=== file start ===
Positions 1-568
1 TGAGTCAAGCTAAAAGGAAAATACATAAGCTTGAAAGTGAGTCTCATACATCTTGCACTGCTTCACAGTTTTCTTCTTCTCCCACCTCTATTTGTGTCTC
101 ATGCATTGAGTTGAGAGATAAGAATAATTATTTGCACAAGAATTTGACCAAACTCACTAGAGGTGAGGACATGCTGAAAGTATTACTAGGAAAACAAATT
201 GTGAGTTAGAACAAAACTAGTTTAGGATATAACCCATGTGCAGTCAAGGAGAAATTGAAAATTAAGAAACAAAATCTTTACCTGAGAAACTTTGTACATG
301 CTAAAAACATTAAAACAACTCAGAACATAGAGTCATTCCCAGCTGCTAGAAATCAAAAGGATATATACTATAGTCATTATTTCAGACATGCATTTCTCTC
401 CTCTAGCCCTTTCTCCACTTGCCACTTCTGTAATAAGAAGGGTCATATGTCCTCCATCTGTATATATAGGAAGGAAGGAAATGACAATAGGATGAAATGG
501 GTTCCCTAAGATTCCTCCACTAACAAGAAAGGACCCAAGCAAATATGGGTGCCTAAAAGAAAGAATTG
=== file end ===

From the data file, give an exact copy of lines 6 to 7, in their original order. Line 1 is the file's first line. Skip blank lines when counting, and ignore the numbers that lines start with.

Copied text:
401 CTCTAGCCCTTTCTCCACTTGCCACTTCTGTAATAAGAAGGGTCATATGTCCTCCATCTGTATATATAGGAAGGAAGGAAATGACAATAGGATGAAATGG
501 GTTCCCTAAGATTCCTCCACTAACAAGAAAGGACCCAAGCAAATATGGGTGCCTAAAAGAAAGAATTG